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Use the concept of intermolecular forces to explain why the far end of a walking cane rises when one raises the handle.
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Intermolecular Forces and Liquids and Solids
University of Central Florida
University of Kentucky
In physics, a solid is a state of matter characterized by rigidity and resistance to changes of shape or volume. Solid objects have a definite volume, they resist forces (such as pressure, tension and shear) in all directions, and they have a shape that does not change smoothly with time. The branch of physics that studies solids is called solid-state physics. The physical properties of solids are highly related to their chemical composition and structure. For example, the melting point of ice is significantly lowered if its crystal structure is disrupted.
A liquid is a nearly incompressible fluid that conforms to the shape of its container but retains a (nearly) constant volume independent of pressure. As such, a liquid is one of the four fundamental states of matter (the others being solid, gas and plasma). A liquid is made up of tiny vibrating particles of matter, such as atoms, held together by intermolecular bonds. Water is, by far, the most common liquid on Earth. Like a gas, a liquid is able to flow and take the shape of a container. Most liquids resist compression, although others can be compressed. Unlike a gas, a liquid does not disperse to fill every space of a container, and maintains a fairly constant density. A distinctive property of the liquid state is surface tension, leading to wetting phenomena.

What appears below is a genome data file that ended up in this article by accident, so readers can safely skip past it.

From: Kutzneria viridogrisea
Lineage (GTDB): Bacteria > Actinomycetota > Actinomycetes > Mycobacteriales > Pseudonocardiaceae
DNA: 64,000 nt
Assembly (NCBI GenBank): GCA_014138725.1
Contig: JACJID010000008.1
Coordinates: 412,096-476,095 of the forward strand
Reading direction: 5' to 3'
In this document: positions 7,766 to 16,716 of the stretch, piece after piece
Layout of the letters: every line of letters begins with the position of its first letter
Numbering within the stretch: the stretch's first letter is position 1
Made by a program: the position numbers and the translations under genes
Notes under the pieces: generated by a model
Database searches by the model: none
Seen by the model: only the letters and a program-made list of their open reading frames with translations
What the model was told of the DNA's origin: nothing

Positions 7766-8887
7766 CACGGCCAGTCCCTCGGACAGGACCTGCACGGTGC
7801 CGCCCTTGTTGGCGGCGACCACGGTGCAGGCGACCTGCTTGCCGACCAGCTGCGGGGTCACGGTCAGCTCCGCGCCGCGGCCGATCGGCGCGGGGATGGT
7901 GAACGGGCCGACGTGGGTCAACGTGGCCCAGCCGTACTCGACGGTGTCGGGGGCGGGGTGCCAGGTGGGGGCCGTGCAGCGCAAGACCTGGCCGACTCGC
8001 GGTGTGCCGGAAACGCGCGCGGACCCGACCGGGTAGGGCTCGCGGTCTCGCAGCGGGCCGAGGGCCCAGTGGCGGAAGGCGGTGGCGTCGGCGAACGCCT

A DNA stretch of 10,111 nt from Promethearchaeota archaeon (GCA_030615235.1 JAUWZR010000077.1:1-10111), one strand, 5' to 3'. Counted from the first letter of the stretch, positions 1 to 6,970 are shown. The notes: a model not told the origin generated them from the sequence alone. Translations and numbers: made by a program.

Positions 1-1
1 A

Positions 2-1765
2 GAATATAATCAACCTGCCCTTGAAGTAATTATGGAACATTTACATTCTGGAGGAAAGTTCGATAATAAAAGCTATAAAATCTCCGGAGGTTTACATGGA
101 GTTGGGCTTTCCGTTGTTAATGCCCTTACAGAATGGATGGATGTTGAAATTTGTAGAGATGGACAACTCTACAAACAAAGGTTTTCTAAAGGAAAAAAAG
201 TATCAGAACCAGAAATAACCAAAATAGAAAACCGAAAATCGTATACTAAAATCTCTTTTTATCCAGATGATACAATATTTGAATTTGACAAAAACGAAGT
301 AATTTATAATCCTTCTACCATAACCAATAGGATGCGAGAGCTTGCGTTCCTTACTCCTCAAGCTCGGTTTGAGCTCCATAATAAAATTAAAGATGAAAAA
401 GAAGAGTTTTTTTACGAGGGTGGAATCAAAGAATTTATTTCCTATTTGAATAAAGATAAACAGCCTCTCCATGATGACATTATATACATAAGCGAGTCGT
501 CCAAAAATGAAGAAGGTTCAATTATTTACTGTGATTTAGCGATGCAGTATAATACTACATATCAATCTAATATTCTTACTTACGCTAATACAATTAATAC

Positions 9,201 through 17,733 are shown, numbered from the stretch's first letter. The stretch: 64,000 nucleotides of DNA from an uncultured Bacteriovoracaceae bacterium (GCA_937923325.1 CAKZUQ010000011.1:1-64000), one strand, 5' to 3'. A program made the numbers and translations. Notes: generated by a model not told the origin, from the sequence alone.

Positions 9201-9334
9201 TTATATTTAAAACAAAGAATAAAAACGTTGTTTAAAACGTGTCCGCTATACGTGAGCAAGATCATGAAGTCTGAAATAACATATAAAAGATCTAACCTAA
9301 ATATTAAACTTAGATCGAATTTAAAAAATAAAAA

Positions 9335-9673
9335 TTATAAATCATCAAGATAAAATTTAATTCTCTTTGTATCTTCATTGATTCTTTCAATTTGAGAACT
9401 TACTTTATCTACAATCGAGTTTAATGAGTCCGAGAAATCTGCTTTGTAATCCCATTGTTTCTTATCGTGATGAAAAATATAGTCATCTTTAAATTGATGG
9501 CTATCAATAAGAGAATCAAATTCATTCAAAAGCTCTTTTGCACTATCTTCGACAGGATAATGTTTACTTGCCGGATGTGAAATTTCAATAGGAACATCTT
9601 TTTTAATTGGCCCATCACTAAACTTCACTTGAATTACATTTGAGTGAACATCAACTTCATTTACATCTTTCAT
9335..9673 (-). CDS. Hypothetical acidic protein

Use intermolecular forces …
Describe how intermolecula…
Explain how strong intermo…
Basing your answer on inte…
Let's think through what happens when you're using a walking cane, not walking cane. We'll say it looks a little something like this. Now if you go ahead and raise the walking came and let's say there were no inter molecular forces whatsoever. Then whatever portion you're holding on to would raise up those couple of molecules and all of the rest of the walking cane would totally detach. And it would probably just crumble entirely and fall back down on its own. So that's no good. Not at all what we see what happened in real life. And the reason for that is because of the inter molecular forces inside of this. So if we take a look down at what's going on on the molecular level, there's molecules that are held together by co Vaillant Bonds. And those molecules are attracted to other molecules by various things like hydrogen bonding and potentially ionic bonding and potentially various dispersion forces and all of that bonding. All those forces, the inter molecular forces are rock hold them together so that when you lift something up, it doesn't just fall to pieces. So that is why when you raise a walking cane. The far end of it also goes up. Not something that you might think about just in your day to day life. But intra molecular forces are basically responsible for the vast majority of the world that we know. Because if we didn't have these forces here, everything would just kind of crumble. So thank you, intra molecular force.
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